A soufflÚ dish makes a nice serving bowl for the mousse.
Doubling the Recipe
Double the ingredients and put the mousse in a 4- to 5-quart serving bowl or two 2- to 21/2-quart serving bowls.
Freeze the mousse until the top is firm, about 1 hour. Press plastic wrap on the top of the mousse. Gently press heavy aluminum foil over the mousse. Label with date and contents. Freeze up to 1 month.
Defrost the wrapped mousse in the refrigerator, about 5 hours or overnight. Serve the mousse cold. Serve within 2 days. After 2 days some liquid may form on the bottom of the mousse.
Pear and Chocolate Tea Loaf
When the fresh fruit pickings are slim, this tea loaf, made with dried and canned pears, offers a good fruit option. Prepared from a muffinlike batter, the loaf is liberally dosed with chopped chocolate and dried pears. The combination of the chopped dried pears and pureed canned pears produces a moist loaf that keeps well.
Makes 1 loaf
1 3/4 cups unbleached all-purpose flour
3/4 teaspoon baking soda
1 1/4 teaspoons cream of tartar
1/2 teaspoon salt
4 canned pear halves in light syrup, drained
2 large eggs
1/4 pound (1 stick) soft unsalted butter, cut into 4 pieces
3/4 cup sugar
1 teaspoon vanilla extract
1/2 teaspoon almond extract
1 1/2 cups chopped dried pears, in 1/4-inch pieces (about 7 ounces)
4 ounces semisweet chocolate, chopped into 1/2-inch pieces
1. Position an oven rack in the middle of the oven. Preheat the oven to 350 F. Butter a loaf pan with a 6- to 7-cup capacity.
2. Sift the flour, baking soda, cream of tartar, and salt into a large mixing bowl. Set aside.
3. Put the canned pear halves in the workbowl of a food processor fitted with the steel blade. Process to a puree, about 30 seconds. Add the eggs, butter, sugar, vanilla, and almond extract and process until the mixture is smooth, about 30 seconds. The mixture may look slightly curdled. Stir the egg mixture into the flour mixture, stirring just until the flour is evenly moistened. Reserve 2 tablespoons of the chopped dried pears. Gently stir the remaining dried pears and the chocolate into the batter. Pour the batter into the prepared pan and smooth the top. Sprinkle the reserved dried pears over the top of the loaf, pressing them gently into the loaf.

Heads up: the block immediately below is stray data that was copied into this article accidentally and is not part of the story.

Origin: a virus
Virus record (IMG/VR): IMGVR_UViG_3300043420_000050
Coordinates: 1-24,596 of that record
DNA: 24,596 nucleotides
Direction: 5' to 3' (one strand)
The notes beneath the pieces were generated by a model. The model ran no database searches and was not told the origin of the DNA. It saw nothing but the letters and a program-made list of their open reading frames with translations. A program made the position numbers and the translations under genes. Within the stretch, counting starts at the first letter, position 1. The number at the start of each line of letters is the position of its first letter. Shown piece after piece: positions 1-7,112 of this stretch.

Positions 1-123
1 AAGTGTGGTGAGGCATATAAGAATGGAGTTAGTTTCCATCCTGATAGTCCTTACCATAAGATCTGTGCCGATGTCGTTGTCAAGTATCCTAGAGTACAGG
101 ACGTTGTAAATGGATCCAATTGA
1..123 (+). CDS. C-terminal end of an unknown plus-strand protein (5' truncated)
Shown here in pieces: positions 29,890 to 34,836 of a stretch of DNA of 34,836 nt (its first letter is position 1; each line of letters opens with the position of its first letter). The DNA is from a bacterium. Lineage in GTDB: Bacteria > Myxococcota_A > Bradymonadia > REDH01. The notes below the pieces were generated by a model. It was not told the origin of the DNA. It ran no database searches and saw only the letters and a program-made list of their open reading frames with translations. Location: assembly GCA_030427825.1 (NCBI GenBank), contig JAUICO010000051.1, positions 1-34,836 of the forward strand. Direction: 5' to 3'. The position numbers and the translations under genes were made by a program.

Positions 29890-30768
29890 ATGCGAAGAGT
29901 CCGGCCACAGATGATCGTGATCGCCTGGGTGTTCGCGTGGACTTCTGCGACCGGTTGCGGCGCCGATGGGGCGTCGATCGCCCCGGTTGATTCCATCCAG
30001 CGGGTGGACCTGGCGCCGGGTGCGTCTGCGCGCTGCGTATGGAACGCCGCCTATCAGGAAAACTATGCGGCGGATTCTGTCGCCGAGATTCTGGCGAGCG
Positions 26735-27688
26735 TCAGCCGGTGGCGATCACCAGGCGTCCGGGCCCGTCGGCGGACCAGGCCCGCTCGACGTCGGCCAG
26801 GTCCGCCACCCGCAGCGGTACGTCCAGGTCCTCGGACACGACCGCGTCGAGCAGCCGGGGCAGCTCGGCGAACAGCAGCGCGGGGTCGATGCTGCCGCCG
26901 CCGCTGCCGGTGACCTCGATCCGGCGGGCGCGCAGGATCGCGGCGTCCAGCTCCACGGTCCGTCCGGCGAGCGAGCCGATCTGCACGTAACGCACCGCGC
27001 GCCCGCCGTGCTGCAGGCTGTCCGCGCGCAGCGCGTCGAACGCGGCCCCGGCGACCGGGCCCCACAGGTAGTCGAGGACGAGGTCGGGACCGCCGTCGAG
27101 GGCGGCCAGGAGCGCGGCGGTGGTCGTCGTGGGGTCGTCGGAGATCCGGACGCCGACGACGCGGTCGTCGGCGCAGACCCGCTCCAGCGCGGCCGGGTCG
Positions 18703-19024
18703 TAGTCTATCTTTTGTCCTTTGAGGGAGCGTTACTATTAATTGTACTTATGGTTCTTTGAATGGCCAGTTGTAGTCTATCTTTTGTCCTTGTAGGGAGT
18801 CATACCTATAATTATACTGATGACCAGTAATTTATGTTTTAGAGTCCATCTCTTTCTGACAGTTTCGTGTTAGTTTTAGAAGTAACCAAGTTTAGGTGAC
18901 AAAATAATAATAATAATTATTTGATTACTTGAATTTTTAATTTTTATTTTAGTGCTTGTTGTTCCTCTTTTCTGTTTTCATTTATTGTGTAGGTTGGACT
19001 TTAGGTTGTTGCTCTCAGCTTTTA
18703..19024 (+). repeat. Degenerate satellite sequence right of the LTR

4. Bake 50 to 60 minutes, or until a toothpick inserted in the center of the loaf comes out clean. A long, narrow loaf pan requires the shorter baking time. Cool the loaf thoroughly in the pan on a wire rack.
Dried pears can be found in most supermarkets and natural food stores. Hadley Fruit Orchards (see page 295) ships large, sweet dried pears.
Loaf pans vary tremendously in size; I have six loaf pans and no two have the same measurements. Measure the capacity of a loaf pan to determine which pan to use. A 6- to 7-cup loaf pan is best for this cake. A long loaf pan with a 7-cup capacity takes the shorter 50-minute baking time listed in the recipe, while a 6-cup pan produces a higher, wider loaf and needs the longer baking time.
Since the dry and liquid ingredients must be gently mixed together, I use a food processor to puree the canned pears and liquid ingredients for the batter. The batter is very smooth and combines quickly with the flour mixture.
The baked loaf slices best after it is cooled thoroughly, even the day after it is baked.
Doubling the Recipe
Double the ingredients and use two pans.
Use a small sharp knife to loosen the loaf from the sides of the pan. Invert the loaf onto a large piece of heavy aluminum foil covered with plastic wrap. Turn the loaf right side up. Wrap the plastic wrap tightly around each loaf. Wrap the heavy aluminum foil around the loaf. Label with date and contents. Freeze up to 3 months.
Defrost the wrapped loaf at room temperature at least 5 hours or overnight. Use a large sharp knife to slice the loaf into 1/2-inch slices and serve at room temperature. Leftover tea loaf can be covered with plastic wrap, and stored at room temperature up to 4 days.
Meet the Author
Elinor Klivans is the author of Bake and Freeze Desserts, which was nominated for an IACP/Julia Child Award for Best First Cookbook, and an award-winning pastry chef. Magazines featuring her articles include Bon Appétit, Eating Well, Pastry Art and Design, and Fine Cooking. She teaches her bake and freeze techniques at cooking schools around the United States. She lives in Maine.
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the white chocolate ripple cheesecake with rasberries was I think absolutely superb. I give it ***** five stars. All the people should try it.